‘Guns apocalypse’: Legal experts deliver warnings after Supreme Court decides to take up big Second Amendment case

Could Make It 'Easier to Have a Gun Than a Car'

Legal experts are issuing warnings after the U.S. Supreme Court announced Monday it will take up a major Second Amendment case, its first in a decade – and warning of a "guns apocalypse" given the extremely conservative makeup of the Court.

"This case is likely to pave the way to the Supreme Court declaring a constitutional right to concealed public carry, overriding many state and local restrictions on the ability to bear concealed arms in public," Slate's Mark Joseph Stern writes.

In theory what that might mean is not only an explosion of people carrying guns, but people carrying guns that you cannot see – until it's too late. It quite literally is the Republican Party's dream.

Vox's Ian Millhiser warns "The Supreme Court guns apocalypse is now upon us."

The case is New York State Rifle & Pistol Association Inc. v. Corlett. Millhiser says the Supreme Court's ruling in the case, which would come in about a year from now, "could transform the judiciary's understanding of the Second Amendment and lay waste to many of the nation's gun laws."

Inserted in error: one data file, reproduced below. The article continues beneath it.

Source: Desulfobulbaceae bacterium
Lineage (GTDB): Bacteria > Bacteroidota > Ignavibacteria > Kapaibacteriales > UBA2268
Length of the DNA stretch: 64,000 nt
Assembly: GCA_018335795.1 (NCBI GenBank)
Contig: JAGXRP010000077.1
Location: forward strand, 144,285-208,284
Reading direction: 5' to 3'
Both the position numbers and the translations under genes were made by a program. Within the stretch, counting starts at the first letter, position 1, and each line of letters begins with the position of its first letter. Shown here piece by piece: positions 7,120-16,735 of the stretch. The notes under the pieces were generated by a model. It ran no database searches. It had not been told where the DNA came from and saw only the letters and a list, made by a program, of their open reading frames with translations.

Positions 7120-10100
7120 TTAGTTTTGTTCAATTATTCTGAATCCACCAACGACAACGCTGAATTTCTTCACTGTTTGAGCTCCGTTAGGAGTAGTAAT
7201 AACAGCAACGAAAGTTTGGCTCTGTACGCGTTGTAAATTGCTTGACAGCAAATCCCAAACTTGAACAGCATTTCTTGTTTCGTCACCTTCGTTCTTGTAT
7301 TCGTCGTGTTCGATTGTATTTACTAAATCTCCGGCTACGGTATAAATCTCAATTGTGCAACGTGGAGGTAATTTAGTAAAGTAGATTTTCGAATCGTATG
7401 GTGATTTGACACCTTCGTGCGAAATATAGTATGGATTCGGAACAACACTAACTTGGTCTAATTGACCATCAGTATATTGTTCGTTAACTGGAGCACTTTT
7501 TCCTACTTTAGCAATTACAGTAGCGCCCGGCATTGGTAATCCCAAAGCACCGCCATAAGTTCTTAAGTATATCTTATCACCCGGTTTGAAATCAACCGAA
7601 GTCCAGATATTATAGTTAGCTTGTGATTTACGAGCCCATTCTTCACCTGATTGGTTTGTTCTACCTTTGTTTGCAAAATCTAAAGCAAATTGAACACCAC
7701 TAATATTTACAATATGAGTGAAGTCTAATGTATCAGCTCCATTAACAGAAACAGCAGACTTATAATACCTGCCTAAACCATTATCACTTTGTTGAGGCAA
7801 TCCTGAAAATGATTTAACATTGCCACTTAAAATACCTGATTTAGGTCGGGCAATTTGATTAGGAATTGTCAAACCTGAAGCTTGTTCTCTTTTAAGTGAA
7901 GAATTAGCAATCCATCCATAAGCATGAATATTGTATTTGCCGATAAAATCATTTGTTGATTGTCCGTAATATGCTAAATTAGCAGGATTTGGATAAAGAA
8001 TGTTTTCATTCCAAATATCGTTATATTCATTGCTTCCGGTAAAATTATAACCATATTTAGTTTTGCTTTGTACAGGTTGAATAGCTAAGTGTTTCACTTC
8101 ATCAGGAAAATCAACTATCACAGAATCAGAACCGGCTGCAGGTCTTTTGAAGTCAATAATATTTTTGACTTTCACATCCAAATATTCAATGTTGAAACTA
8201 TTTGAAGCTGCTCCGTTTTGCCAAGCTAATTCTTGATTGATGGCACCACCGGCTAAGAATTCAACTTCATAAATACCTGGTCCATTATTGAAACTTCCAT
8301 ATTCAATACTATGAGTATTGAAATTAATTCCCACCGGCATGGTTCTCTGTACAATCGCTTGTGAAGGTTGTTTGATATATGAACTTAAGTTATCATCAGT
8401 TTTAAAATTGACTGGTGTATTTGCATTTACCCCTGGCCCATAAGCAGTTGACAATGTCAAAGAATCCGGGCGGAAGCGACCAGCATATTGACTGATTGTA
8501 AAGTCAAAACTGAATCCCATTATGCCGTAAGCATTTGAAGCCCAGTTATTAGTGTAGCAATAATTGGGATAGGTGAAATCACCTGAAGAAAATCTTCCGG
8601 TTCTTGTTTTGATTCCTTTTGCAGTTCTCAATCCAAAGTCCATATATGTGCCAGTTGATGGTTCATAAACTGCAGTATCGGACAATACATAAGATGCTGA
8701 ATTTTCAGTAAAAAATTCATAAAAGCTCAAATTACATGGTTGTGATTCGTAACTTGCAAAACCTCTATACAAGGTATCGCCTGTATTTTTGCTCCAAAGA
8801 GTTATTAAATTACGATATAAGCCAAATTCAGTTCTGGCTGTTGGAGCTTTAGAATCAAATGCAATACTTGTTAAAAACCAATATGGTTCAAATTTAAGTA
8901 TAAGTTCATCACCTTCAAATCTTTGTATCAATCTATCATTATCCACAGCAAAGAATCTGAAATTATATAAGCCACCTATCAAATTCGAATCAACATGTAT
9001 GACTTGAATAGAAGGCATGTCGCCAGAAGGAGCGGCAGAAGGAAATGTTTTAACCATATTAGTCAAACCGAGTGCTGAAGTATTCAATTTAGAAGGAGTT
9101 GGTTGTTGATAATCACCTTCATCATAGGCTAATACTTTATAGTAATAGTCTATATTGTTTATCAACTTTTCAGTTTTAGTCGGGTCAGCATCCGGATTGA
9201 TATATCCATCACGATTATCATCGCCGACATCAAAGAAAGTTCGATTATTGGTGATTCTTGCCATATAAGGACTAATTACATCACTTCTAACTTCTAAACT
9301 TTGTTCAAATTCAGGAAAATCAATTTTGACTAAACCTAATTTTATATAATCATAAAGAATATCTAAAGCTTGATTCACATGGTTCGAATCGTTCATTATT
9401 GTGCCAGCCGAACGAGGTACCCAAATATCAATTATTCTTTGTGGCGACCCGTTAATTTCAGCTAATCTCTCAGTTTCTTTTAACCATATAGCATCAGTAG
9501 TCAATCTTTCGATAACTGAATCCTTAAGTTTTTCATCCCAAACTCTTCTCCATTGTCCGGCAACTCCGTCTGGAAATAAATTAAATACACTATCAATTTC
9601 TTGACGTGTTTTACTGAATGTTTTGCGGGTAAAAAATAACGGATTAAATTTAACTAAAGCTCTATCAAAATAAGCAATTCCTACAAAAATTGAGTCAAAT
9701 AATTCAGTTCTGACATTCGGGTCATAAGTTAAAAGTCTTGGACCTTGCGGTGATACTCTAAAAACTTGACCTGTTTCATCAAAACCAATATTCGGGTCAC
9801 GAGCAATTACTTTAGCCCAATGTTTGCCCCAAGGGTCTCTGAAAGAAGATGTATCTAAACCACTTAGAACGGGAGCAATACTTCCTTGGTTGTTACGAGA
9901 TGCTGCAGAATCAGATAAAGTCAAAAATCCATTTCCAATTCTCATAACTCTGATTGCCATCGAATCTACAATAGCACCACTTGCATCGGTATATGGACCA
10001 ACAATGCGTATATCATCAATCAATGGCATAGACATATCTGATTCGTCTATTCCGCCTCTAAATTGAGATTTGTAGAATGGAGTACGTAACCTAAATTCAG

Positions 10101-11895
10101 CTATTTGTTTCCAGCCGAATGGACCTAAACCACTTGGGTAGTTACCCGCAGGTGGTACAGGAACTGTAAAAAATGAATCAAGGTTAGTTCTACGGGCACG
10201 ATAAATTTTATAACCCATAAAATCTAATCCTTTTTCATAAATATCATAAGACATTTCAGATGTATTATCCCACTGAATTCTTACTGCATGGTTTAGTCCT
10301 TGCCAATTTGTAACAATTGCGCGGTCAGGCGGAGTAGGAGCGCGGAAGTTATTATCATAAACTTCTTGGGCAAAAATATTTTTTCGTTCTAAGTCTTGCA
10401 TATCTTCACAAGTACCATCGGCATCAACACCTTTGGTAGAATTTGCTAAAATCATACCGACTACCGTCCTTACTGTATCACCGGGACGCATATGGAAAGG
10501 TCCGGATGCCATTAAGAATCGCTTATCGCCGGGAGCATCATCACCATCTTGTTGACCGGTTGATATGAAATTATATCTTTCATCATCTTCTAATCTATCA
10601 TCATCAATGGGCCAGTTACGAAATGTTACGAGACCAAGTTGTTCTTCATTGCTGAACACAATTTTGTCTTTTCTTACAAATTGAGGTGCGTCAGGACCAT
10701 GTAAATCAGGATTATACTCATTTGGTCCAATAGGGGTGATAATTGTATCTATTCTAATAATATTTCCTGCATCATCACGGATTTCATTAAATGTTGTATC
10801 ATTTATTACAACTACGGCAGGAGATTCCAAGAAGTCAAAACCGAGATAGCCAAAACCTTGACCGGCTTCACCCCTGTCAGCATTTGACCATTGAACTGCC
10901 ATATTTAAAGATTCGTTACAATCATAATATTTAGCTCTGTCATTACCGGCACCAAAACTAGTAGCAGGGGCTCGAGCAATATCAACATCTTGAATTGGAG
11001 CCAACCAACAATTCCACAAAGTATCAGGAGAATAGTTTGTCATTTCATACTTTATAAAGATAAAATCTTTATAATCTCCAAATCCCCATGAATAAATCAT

In short, he says, it "could make the NRA's dreams come true."

The case, as Millhiser describes it, focuses on a 108-year old New York State law that requires anyone who wants a gun to obtain a permit, and to show “proper cause," in other words, to prove they have a need for it. Someone "who merely wants to carry a gun, because of a general belief that it would be useful if they are ever the victim of a violent crime, cannot obtain a license."

The Second Amendment has just 27 words: "A well regulated Militia, being necessary to the security of a free State, the right of the people to keep and bear Arms, shall not be infringed."

The 6-3 "Trump Court" is more than likely to strike down the New York law.

"Indeed," Millhiser writes, "Corlett could potentially dismantle more than a decade of judicial decisions interpreting the Second Amendment, imposing prohibitive limits on lawmakers' ability to reduce gun violence."

To paraphrase Oprah, "And you get a gun, and you get a gun, and you get a gun."

Here's what some other legal experts are saying:

Former DOJ prosecutor:

Law professor, Georgia State Law:

Former US Attorney, now MSNBC/NBC Legal analyst and Law Professor:

Slate's Stern (quoted above), author of "American Justice 2019: The Roberts Court Arrives":

Attorney, politics and law reporter at NY's Fox5: